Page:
When the ace designer and Creative Director of Satya Paul, Rajesh Pratap Singh, arrived in Hyderabad to launch his first collection, ‘Valley of Flowers’ for the brand, we caught up with him for a quick chat. The designer is known for showcasing the true beauty of handloom and handicraft and using traditional tools to create modern comfort with clean lines and careful detailing. In conversation with Rajesh, we discover his journey, the intersection of fashion with Satya Paul, the “Valley of Flowers,” fat tax and a lot more. Read ahead.
First of all, tell us about the ‘Valley of Flowers’.
Satya Paul’s idea is to keep designs colourful, beautiful, bold and make them modern and contemporary and ‘Valley of Flowers’ is an extension of that thought. It basically has visual references and ideas of what happened in the late 60s and 70s, from the hippie tribes, the mountains and the whole beautiful ‘almost mythological lifestyle’ which one read about and saw. It is just an extension of that in a modern interpretation, not taking it first degree literally but having a new version of it.
Being the Creative Director of Satya Paul, how would you describe fashion’s intersection when labels like Rajesh Pratap Singh and Satya Paul come together?
Satya Paul’s core is about beautiful, strong prints, and what I like to do is experiment with textiles; I like to make constructed and little more structured clothing. To answer your question, I would say that it would be a respectful blend of the two ideas. Mr Paul did amazing things with textile and I have a lot of respect for the brand’s heritage; just trying to make it more contemporary and modern.
From being trained under David Abraham and Italian menswear label Marzotto, to setting up your own brand what has this journey been like?
It has been a decent ride. Working with such remarkable people as a student was an excellent learning experience for me. I was lucky to have good mentors in all the companies I’ve worked with. The journey has taught me a lot. I was completely raw when I started. In India, what I learnt was more about the textile, permutations and the variables we have; outside the country, I learnt a lot about garment construction.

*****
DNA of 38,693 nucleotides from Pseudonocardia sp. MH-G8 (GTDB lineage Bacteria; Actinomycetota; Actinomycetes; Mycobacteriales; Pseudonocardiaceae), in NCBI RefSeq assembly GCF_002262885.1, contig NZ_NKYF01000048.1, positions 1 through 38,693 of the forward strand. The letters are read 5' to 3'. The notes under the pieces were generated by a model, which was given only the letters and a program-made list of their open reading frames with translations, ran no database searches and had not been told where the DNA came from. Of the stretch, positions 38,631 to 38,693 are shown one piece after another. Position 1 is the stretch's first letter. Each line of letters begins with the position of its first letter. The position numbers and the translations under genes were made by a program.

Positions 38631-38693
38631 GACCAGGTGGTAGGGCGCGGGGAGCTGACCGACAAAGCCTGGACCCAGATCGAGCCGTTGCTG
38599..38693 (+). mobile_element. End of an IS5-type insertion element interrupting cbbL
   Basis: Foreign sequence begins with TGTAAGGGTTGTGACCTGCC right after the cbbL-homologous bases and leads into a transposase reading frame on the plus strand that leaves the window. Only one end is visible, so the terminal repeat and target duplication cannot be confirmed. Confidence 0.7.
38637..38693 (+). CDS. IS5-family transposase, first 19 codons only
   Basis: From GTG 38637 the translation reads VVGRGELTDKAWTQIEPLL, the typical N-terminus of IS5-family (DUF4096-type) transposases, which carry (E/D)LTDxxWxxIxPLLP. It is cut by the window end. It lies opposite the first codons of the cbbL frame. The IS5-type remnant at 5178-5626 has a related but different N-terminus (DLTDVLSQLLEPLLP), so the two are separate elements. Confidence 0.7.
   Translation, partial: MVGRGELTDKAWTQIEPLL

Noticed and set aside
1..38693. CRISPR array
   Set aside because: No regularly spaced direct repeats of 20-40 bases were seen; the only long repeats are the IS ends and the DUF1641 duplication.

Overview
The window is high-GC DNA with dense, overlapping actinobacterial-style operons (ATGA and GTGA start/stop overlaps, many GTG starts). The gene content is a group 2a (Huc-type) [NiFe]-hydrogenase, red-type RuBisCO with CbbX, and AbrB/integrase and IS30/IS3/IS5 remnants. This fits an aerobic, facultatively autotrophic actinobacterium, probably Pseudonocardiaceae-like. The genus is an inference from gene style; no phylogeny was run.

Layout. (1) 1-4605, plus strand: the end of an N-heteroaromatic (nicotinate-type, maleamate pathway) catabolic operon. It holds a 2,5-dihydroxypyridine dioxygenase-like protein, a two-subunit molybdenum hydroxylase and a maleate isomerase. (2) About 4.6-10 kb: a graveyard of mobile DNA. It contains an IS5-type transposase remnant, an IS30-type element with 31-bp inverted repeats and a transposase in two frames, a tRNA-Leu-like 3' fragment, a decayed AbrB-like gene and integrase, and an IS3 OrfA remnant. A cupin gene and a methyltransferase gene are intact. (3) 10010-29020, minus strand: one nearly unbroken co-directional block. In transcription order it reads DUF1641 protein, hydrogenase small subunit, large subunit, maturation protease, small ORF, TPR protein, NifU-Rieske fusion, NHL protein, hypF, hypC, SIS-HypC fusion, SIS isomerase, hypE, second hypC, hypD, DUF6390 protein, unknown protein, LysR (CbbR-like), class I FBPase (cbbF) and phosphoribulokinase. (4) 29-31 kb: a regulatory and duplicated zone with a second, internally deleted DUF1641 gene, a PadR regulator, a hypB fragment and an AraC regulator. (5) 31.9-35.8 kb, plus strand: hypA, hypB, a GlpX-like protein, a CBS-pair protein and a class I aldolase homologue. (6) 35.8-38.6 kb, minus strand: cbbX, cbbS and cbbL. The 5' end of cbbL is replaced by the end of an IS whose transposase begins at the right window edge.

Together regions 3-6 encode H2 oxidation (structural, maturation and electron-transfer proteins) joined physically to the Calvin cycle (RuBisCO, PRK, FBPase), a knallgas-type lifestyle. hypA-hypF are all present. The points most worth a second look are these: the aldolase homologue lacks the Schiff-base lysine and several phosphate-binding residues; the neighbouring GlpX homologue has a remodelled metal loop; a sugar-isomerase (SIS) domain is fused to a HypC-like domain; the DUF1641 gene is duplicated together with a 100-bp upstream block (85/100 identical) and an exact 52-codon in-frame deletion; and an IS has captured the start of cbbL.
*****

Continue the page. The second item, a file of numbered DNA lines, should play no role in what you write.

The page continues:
A lot of your collections have pushed the gender bias line and represented the idea of fluidity; what prompted the thought?
We just made clothes (laughs). It was never a conscious thought. It was very natural – constructed garments, structured clothes, mixing of contrast, which is what I started with. I never thought it was about gender fluidity. For instance, we just thought women looked great in suits, so we made jackets for them.
So was showcasing the beauty of handloom and handicraft an unconscious thought too?
I like handloom and handicraft and as an Indian designer, it was what was available to us. I am not the crusader of one craft or the other. Yes, the work received a lot of respect, there was nothing more to it. It’s just that I like the beauty.
Throughout your journey, white shirts are something you’ve kept relevant in your collections; any particular reason?
I grew up in Rajasthan and a white shirt is something which I grew up with. Every common man on the street, in the dessert and small town, had a white shirt. Subconsciously it’s what I have done. That’s the way I am. I love white shirts, and more than that I love the colour white. Every first piece we cut is done in white; it cuts everything and you just focus on the lines. It’s beautiful.
How do you keep your work relevant with time?
You see what is going on around us, what do people want, and what do people want without realizing what they want. At the moment, people want beauty and hope, so we work to bring it about in our clothes. It’s a continuous process where you are experimenting on things and there is also a culmination of some experiments. Because you’re sensitive to what’s going around, a lot of times, things suddenly make sense even if you are not thinking about it.
A few months back, Diet Sabya called out a few brands for charging more money for plus size clothes, calling it the “Fat Tax”. The discussion on social media also spoke about how this approach contradicts the campaign of some labels that use plus-size models to show equality and uniformity in the fashion scenario. What are your views on the topic?
There are two points of view. Of course, it’s completely irrelevant and doesn’t make sense to charge extra if the size goes up. To me, it doesn’t make any logical sense. The other thing is when it comes to bespoke clothing, when you are making something to a particular size and you’re more one of a kind; then it is expensive. Making one garment is expensive than making a production garment. But just because it’s a bigger size, prices don’t change.
Taking your experience in count, what would you name as fortunate and unfortunate shifts in the Indian fashion scenario?
Finally, we are getting confident in our own style, and it’s not acquired. Finally, an Indian voice is coming out for clothing, and I think it’s good. The only unfortunate part is that I wish it had happened sooner. Well, as they say, better late than never (laughs). –as told to Srivalli